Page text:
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Co-immobilization of oxalate oxidase and catalase in films for scavenging of oxygen or oxalic acid
Kemiska institutionen, Department of Chemistry, Umeå Universitet.
Karlstad University, Faculty of Technology and Science, Department of Chemical Engineering.
Karlstad University, Faculty of Technology and Science, Department of Chemical Engineering. (Paper Surface Centre)ORCID iD: 0000-0002-1256-1708
Kemiska institutionen, Department of Chemistry, Umeå Universitet.
2013 (English)In: Biochemical engineering journal, ISSN 1369-703X, E-ISSN 1873-295X, Vol. 72, 96-101 p.Article in journal (Refereed) Published
Abstract [en]

Oxalate oxidase has potential to act as an oxygen scavenger in active packaging to increase the shelf-life of food and beverages, while simultaneously producing the protective packaging gas carbon dioxide. This study shows that oxalate oxidase from barley can be immobilized with retained catalytic activity through entrapment in a latex polymer matrix. Conditions for formation of film containing oxalate oxidase have been evaluated as well as effects of storage and latex on enzyme activity, migration of enzyme in films, and the ability of the latex films to resist higher temperatures. Drying of enzyme-containing latex films at 75 °C prior to conditioning at 30 °C resulted in higher activity than drying solely at 30 °C, or drying at 95 °C or 105 °C followed by conditioning at 30 °C. Storage of films in air at 4 °C for 14 days did not negatively affect the enzymatic activity. Inclusion of catalase in films with oxalate oxidase effectively prevented release of hydrogen peroxide. The results suggest that the immobilized enzyme can successfully be used both as an oxygen scavenger and as an oxalic-acid scavenger.

Place, publisher, year, edition, pages
2013. Vol. 72, 96-101 p.
Keyword [en]
Oxalate oxidase, active packaging, oxygen scavenger, oxalic acid, latex, entrapment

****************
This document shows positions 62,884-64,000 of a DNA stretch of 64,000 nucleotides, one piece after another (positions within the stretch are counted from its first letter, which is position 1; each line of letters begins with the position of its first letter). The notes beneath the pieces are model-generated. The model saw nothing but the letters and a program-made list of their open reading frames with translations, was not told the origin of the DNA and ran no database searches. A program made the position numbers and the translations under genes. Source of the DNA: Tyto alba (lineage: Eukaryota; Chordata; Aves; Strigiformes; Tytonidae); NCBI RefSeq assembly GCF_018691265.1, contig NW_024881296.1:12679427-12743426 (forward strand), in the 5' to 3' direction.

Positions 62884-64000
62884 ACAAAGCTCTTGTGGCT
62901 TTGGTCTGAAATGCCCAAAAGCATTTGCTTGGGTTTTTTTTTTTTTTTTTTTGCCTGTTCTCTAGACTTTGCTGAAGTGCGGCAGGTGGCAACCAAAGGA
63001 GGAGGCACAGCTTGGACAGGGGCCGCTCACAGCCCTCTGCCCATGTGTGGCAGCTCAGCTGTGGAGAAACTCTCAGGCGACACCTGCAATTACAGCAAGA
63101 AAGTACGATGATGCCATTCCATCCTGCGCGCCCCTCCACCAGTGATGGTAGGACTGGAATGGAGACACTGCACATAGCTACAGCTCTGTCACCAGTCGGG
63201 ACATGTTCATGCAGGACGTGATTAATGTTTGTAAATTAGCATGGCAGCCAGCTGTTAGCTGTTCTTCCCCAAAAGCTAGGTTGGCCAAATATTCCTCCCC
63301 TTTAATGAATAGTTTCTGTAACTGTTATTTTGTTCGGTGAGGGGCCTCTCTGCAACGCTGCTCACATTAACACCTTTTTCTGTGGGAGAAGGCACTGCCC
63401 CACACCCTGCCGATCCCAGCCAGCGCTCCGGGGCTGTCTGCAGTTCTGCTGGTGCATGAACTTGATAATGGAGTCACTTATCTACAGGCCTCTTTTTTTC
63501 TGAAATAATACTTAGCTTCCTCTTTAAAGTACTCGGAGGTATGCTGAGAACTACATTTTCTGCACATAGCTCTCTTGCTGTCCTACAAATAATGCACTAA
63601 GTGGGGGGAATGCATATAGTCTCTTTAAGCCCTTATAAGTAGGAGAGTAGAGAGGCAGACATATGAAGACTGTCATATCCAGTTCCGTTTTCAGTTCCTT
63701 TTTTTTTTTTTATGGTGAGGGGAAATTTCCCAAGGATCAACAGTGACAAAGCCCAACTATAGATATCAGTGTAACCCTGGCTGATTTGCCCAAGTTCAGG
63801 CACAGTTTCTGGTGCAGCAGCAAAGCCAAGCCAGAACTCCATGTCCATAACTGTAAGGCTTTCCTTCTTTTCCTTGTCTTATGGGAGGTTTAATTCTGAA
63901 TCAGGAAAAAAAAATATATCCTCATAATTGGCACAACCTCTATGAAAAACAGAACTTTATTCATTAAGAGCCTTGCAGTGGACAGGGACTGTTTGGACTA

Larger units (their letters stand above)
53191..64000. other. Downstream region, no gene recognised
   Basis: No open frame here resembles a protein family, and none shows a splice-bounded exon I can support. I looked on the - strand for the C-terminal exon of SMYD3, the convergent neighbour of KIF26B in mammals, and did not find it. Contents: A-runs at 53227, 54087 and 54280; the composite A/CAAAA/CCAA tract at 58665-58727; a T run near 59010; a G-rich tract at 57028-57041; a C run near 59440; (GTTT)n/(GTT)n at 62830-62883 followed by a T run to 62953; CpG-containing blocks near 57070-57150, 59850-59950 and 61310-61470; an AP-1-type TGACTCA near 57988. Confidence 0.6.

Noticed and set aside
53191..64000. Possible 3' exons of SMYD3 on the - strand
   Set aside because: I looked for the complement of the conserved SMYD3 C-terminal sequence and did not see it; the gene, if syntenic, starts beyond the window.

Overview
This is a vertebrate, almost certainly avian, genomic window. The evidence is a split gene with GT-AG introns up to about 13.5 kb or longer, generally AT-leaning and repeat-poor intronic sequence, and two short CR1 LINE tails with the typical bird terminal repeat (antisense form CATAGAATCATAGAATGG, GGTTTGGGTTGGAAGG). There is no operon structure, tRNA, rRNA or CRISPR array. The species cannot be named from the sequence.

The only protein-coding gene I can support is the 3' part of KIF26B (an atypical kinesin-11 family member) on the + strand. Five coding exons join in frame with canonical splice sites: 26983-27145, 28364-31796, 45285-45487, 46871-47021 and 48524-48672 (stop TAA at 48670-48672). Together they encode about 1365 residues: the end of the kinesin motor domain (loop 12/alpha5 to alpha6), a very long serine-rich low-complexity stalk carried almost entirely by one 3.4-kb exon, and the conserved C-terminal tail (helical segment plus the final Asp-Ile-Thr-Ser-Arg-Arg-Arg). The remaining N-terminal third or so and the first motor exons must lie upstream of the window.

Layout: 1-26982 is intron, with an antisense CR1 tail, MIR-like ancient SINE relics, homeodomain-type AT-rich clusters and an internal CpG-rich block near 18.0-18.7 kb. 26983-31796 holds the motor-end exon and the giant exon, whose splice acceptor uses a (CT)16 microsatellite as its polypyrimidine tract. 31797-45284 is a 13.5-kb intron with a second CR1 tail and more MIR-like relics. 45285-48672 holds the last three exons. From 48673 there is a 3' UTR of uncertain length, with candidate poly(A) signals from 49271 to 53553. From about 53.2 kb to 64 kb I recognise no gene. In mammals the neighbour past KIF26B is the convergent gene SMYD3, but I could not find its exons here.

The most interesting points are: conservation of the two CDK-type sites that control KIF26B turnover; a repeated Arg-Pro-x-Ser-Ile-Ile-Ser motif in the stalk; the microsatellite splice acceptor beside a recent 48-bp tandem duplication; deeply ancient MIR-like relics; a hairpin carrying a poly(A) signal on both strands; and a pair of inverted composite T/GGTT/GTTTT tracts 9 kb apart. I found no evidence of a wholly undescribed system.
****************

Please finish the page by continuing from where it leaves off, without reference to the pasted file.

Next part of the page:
National Category
Industrial Biotechnology Chemical Engineering
Identifiers
URN: urn:nbn:se:kau:diva-26574DOI: 10.1016/j.bej.2013.01.006ISI: 000319373200014OAI: oai:DiVA.org:kau-26574DiVA: diva2:609561
Available from: 2013-03-06 Created: 2013-03-06 Last updated: 2015-12-15Bibliographically approved
In thesis
1. Oxygen-reducing enzymes in coatings and films for active packaging
Open this publication in new window or tab >>Oxygen-reducing enzymes in coatings and films for active packaging
2013 (English)Doctoral thesis, comprehensive summary (Other academic)
Abstract [en]

Oxygen scavengers are used in active packages to protect the food against deteriorative oxidation processes. The aim of this work was to investigate the possibilities to produce oxygen-scavenging packaging materials based on oxygen-reducing enzymes. The enzymes were incorporated into a dispersion coating formulation applied onto a food-packaging board using conventional laboratory coating techniques.

Various enzymes were used: a glucose oxidase, an oxalate oxidase and three laccases originating from different organisms. All of the enzymes were successfully incorporated into a coating layer and could be reactivated after drying. For at least two of the enzymes, re-activation was possible not only by using liquid water but also by using water vapour. Re-activation of the glucose oxidase and a laccase required relative humidities of greater than 75% and greater than 92%, respectively.

Catalytic reduction of oxygen gas by glucose oxidase was promoted by creating an open structure through addition of clay to the coating at a level above the critical pigment volume concentration. Migration of the enzyme and the substrate was reduced by adding an extrusion-coated liner of polypropylene on top of the coating.

For the laccase-catalysed reduction of oxygen it was possible to use lignin derivatives as substrates for the enzymatic reaction. The laccase-catalysed reaction created a polymeric network by cross-linking of lignin-based entities, which resulted in increased stiffness and increased water-resistance of biopolymer films. The laccases were also investigated with regard to their potential to function as oxygen scavengers at low temperatures. At 7°C all three laccases retained more than 20% of the activity they had at room temperature (25°C), which suggests that the system is also useful for packaging of refrigerated food.

Place, publisher, year, edition, pages
Karlstad: Karlstads universitet, 2013. 91 p.
Series
Karlstad University Studies, ISSN 1403-8099 ; 2013:38
Keyword
Active packaging, food packaging, oxygen scavengers, oxygen-reducing enzymes, dispersion coating, biopolymers
National Category
Chemical Engineering
Research subject
Chemical Engineering
Identifiers
urn:nbn:se:kau:diva-28749 (URN)978-91-7063-516-8 (ISBN)
Public defence
2013-10-18, 9C204, Rejmersalen, Karlstad, 10:15 (English)
Opponent
Supervisors
Available from: 2013-09-27 Created: 2013-08-27 Last updated: 2014-10-27Bibliographically approved

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